1960: Biggleswade Bypass

Nearly 3 miles of dual carriageway bypass, with roundabouts each end, both of which survive to date.

1960: South Mimms Bypass

At grade roundabout in place at the current junction of A1(M) and A1 before current grade separation to accommodate the M25 and the 1979 upgrade of the South Mimms Bypass to full motorway standard in 1979. Geometry of A1(M) suggests somewhere north of St Albans Road, which would have been the A6.

1960: Apex Corner

Junction improvement to enlarge the existing roundabout, presumably to accommodate the increase in traffic because of the diverted route of the A1 along the Barnet Bypass which was previously the A555.

1961: Wentbridge to Ferrybridge

More details required.

1961: Wentbridge Bypass

More details required.

1961: Redhouse to Wentbridge

More details required.

1961: Doncaster Bypass

First part of A1 to be A1(M).

1962: Brotherton Bypass

More details required.

1962: Blyth to Ranby

Upgrade of former alignment of the A614 from single carriageway to dual carriageway, following generally the same route.

1962: Stevenage Bypass

The original A1(M) Stevenage Bypass, terminated at junctions 6 and 8. Roundabouts where constructed at each end, however it is unclear at this time how these would tie into the current junction arrangements.

1963: Boroughbridge Bypass

More details required.

1963: Aberford Bypass

More details required.

1964: Brotherton to Micklefield

More details required.

1964: Newark Bypass

Opened in by Ernest Marples on 27th July 1964, the southern terminus is indicated on some maps of the day as being the current roundabout on the B6326 London Road, reverting to the old single carriageway at the county boundary, about where the current B6326 joins the current A1. The northern extent was North Muskham.

1964: Alconbury Bypass

More details required.

1965: Darlington Bypass

Part of A1(M), opened in May 1965 at a cost of £6.5m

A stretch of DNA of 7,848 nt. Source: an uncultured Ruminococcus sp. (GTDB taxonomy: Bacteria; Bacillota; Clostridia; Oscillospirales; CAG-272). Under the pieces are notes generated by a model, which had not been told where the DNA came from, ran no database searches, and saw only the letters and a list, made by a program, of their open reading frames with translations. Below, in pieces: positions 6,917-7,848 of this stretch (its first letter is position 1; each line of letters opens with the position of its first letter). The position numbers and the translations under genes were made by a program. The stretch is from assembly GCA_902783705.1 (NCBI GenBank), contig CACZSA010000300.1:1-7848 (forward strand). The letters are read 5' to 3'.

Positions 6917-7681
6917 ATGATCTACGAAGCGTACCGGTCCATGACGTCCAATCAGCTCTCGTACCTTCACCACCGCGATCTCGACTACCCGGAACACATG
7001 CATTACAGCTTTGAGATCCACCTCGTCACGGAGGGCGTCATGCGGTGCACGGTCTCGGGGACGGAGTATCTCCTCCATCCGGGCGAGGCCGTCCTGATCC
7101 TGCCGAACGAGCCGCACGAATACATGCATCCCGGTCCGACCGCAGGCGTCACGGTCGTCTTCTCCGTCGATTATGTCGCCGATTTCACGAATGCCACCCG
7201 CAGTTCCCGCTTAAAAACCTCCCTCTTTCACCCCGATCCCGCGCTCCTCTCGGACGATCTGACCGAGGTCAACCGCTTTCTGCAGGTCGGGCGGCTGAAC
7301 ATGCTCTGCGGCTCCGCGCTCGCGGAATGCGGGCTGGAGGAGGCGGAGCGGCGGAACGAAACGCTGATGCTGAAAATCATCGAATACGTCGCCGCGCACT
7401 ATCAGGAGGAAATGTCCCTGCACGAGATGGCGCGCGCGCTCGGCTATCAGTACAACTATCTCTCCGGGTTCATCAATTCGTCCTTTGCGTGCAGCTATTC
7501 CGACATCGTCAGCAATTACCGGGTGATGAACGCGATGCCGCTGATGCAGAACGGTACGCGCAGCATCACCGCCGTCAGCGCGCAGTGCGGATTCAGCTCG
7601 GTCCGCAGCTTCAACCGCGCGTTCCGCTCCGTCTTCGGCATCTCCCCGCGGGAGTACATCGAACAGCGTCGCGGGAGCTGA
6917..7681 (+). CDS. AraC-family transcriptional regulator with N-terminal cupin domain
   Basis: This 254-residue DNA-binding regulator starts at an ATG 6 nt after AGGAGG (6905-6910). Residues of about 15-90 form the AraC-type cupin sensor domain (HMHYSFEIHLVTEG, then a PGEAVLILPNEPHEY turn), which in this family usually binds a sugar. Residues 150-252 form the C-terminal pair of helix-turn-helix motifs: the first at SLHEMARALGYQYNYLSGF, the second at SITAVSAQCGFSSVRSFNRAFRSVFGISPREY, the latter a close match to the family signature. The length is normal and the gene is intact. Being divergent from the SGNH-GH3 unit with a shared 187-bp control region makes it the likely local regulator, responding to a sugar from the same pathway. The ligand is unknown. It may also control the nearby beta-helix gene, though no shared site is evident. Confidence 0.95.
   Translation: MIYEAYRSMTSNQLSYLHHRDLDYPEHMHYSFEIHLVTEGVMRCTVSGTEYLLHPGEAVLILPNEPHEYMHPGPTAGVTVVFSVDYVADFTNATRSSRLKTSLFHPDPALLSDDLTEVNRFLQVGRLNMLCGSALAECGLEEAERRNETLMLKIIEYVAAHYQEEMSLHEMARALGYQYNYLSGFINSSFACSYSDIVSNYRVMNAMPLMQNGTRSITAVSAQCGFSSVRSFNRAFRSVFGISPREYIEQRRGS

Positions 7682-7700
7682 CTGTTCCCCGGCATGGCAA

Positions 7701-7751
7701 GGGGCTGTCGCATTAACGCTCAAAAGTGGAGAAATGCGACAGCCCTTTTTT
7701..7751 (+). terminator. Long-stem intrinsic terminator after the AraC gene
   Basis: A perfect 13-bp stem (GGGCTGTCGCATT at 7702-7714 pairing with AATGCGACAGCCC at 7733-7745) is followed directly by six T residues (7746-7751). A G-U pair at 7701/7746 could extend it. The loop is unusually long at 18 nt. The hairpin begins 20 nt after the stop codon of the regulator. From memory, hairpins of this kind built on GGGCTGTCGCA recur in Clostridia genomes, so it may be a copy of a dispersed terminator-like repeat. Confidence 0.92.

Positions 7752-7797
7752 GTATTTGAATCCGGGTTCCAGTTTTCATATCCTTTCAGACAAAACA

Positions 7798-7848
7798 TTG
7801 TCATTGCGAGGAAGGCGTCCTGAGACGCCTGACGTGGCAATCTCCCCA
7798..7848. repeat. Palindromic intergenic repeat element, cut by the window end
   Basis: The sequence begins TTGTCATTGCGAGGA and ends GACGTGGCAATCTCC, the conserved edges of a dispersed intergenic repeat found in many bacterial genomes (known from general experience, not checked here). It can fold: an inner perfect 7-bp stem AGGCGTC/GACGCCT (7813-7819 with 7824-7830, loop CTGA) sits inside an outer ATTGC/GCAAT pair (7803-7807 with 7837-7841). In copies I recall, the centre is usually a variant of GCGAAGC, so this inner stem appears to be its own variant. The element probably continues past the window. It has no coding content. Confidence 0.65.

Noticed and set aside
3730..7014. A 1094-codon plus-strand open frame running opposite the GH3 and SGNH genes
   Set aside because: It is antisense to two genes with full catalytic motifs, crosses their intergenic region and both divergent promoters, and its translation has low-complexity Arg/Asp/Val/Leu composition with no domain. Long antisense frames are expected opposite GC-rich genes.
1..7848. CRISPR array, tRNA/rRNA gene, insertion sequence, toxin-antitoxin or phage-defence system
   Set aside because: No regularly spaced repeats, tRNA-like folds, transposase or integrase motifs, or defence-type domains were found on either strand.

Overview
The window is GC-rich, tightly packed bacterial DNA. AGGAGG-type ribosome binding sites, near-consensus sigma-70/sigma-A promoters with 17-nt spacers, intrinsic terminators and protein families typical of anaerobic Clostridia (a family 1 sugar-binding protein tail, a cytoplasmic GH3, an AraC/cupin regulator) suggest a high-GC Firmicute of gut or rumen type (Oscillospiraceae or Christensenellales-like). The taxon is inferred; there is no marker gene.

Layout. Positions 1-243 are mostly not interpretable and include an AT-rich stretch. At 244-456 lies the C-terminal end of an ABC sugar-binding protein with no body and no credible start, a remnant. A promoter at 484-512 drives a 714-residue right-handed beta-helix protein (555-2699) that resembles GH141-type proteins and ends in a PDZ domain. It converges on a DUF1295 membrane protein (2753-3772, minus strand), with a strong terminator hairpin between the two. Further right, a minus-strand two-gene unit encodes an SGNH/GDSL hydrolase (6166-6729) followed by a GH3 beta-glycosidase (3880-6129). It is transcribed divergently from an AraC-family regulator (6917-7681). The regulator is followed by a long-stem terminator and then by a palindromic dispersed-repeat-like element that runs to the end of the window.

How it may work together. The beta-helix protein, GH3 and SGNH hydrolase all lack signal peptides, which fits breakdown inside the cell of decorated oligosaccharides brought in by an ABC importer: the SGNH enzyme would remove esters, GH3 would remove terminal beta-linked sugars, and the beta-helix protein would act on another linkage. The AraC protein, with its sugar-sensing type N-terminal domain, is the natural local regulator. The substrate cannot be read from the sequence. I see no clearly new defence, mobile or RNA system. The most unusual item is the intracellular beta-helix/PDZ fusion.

1965: Aberford to Wetherby

More details required.

1967: Ferrybridge Bypass

More details required.

1967: Sutton On Trent, Tuxford and Markham Moor Bypass

More details required.

1967: Baldock Bypass

Part of A1(M).

1968: Long Bennington Bypass

More details required.

1969: Durham Motorway

New, off-line motorway opened in September 1969 between Darlington and Birtley Bypasses.

1970: Alnwick Bypass

Stage 1. Stage 2 would not open until 1985.

1970: Seaton Burn and Blagdon Bypass

A two-lane dual carriageway bypass of Seaton Burn and Blagdon.

1970: Morpeth Bypass

A two-lane dual carriageway bypass of Morpeth.

1970: Birtley Bypass

A1(M) upgrade to existing 1930s bypass around Birtley.

1970: White Mare Pool to Black Fell

A1(M) new alignment north of Birtley to the Tyne Tunnel.

1971: Scotch Corner Diversion

Roundabout Grade-Seperated.

1971: Allerton flyover junction

A59 re-routed to west.

1971: Tickencote to South Witham

Approximately 8.5 miles of dual carriageway, completing the final stage of the dual carriageway upgrades along the southern part of the A1. The scheme replaced a roundabout at Tickencote built in 1960, with a grade separated junction. Opened to traffic on the 11th August 1971 and built by Turriff of Salisbury in two years for Rutland County Council at a cost of £2.25m, and opened by the Earl of Gainsborough - the Chairman of the council. Single grade road from Empingham to Edith Weston opened on the same day.

1973: Stanborough to Welwyn

Part of A1(M).

1974: Gateshead Western Bypass

Construction of the Gateshead Western Bypass; which in 1990 would form the re-routed A1 around the west of Newcastle

Related Pictures
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London Awayday - Archway - Coppermine - 17505.jpgGB1960b.jpgRainy day at Colsterworth roundabout from the south bridge - Coppermine - 22010.JPGOld A1 3 - Coppermine - 2863.jpgCroxdale Road Bridge - Geograph - 1389746.jpg